Running the Market Marathon: Why Stocks Are Cheap

by: Wade Slome, CFA

It was Mark Twain who famously stated, “The reports of my death have been greatly exaggerated.” So too has the death of equities been overstated. Long-term stock bulls don’t have a lot to point to since the market, as measured by the S&P 500 index, has done absolutely nothing over the last 12 years (see Lost Decade). Over the last 10 years, the market is actually down about -20% without dividends (and about flat if you account for reinvested dividends). So if equities belong at the morgue, why not just short the market, burn your dollars, and hang out in a cave with a pile of gold? Well, behind the scenes, and off the radar of nanosecond, high frequency, day-trading CNBC junkies, there has been a quiet but deliberate strengthening in the earnings foundation of the market. In the investing world it’s difficult to move forward through sand. Even without a sturdy running foundation, sprinters can race to the front of the pack, but those disciplined runners who systematically train for marathons are the ones who successfully make it to the finish line.

Prices Chopped in Half

What many pundits and media mavens fail to recognize is S&P corporate profits have virtually doubled since 1998 (a historically elevated base), despite market prices stuck in quicksand for a dozen years. What does this say about the valuation of the market when prices go nowhere and profits double? Simple math tells us that all stock market inventory is selling for -50% off (the market multiple has been chopped in half). That’s exactly what we have seen – the June 1998 market multiple (valuation) stood around 27x earnings and today’s 2010 earnings estimates imply a multiple of about 13.5 x projected profits. With the rear-view mirror assisting us, it’s easy to understand why pre-2000 (tech bubble) valuations were expensive. By coupling more reasonable valuations with a 10-Year Treasury Note trading at 3.19% and lofty bond prices, I would expect stocks to be poised for a much better decade of relative performance versus bonds. The case becomes even stronger if you believe 2011 S&P 500 estimates are achievable (12x’s earnings).

In order to make the decade long valuation contraction more apparent, I wanted include a random group of stocks (mixture of healthcare, media, retailer, consumer non-discretionary, and financial services) to liven up my argument:

Data sources: S&P, ADVFN & Yahoo Finance

As you can see, the average P/E (Price-Earnings) ratio in the year 2000 was flying high at a multiple of 53x earnings – today that ratio has contracted about -75% to a much more reasonable valuation of 13x this year’s projected profits. Although on average this group of companies almost quadrupled profits over the last 10 years, the average stock price declined by about -12% over the period. Not surprisingly, this phenomenon often happens with expensive stocks… go figure. If these companies can continue growing earnings on a sustainable basis, the rubber band can only stretch so far before buyers start pushing prices and multiples higher. On the other hand, if earnings decline, one can reasonably expect prices to fall until valuation metrics revert to an equilibrium level.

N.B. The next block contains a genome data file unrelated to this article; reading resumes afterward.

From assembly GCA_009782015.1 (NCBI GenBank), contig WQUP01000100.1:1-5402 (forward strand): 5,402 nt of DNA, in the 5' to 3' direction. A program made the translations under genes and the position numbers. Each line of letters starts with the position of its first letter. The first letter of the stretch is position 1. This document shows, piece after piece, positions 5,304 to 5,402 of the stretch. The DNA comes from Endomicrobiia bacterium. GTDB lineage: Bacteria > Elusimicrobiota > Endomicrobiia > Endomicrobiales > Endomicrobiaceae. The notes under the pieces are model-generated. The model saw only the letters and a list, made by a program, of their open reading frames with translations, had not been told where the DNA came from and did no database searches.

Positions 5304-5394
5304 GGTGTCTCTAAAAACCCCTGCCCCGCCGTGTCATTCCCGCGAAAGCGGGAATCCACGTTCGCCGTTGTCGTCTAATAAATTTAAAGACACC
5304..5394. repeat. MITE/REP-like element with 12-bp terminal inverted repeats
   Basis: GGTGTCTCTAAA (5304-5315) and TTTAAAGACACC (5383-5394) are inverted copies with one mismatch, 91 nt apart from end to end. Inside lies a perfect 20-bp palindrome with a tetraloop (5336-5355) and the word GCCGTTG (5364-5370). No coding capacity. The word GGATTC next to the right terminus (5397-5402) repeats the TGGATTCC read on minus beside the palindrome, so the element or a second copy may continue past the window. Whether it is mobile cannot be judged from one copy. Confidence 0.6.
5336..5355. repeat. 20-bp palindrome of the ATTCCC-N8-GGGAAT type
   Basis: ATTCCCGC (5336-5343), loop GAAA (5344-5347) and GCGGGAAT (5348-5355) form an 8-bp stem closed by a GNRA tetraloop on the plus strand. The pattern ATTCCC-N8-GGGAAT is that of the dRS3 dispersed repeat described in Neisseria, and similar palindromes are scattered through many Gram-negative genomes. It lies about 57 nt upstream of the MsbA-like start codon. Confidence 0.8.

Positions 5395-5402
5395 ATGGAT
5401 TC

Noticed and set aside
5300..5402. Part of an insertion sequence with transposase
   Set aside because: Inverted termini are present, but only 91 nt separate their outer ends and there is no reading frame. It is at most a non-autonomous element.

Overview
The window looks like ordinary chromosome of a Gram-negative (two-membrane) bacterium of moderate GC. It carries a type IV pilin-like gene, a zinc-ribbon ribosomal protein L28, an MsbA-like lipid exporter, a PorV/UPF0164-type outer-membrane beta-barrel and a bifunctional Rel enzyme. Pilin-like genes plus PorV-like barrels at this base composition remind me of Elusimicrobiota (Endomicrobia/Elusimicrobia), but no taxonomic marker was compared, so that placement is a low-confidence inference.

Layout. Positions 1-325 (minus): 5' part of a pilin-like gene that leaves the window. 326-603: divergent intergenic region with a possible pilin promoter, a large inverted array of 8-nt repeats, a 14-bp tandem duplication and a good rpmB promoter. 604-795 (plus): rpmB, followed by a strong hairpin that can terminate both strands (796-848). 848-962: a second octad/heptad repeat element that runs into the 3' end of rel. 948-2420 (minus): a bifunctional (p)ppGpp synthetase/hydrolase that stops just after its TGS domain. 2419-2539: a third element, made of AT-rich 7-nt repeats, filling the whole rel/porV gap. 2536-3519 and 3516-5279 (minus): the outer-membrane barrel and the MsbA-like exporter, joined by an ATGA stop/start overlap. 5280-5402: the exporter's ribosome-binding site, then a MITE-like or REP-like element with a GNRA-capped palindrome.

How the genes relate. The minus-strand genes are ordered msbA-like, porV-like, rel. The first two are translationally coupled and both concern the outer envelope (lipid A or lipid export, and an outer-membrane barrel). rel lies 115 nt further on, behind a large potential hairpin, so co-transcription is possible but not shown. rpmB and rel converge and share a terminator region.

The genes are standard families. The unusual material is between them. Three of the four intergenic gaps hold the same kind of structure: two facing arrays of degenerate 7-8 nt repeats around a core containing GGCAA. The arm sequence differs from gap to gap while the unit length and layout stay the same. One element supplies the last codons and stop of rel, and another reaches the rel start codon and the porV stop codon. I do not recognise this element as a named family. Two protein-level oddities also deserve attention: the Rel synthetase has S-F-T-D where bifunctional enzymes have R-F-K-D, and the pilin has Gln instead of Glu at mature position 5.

What Next?

From a stock market standpoint, there are certainly plenty of believable “double dip” scenarios out there along with thoughtful observers who question the attainability of next year’s earnings forecasts. With that said, I do have problems with those bears like John Mauldin (read The Man Who Cries Wolf) who just last year pointed to a market trading at a “(negative) -467” P/E ratio, only to subsequently watch stocks advance some 80%+ over the following months.

Regardless of disparate economic views, I contend objective market observers (even bearish ones) have trouble indicating the market is ridiculously expensive with a straight face – based on current corporate profit expectations. At the end of the day, sustainable earnings and cash flow growth are what ultimately drive durable, long-term price appreciation. As Peter Lynch stated with technical precision, “People may bet on hourly wiggles of the market but it’s the earnings that waggle the wiggle long term.”

Running a marathon is always challenging, but with a sturdy foundation in which prices have been chopped in half (see also Market Dipstick article), reaching the goal and finish line for long-term investors will be much more achievable.

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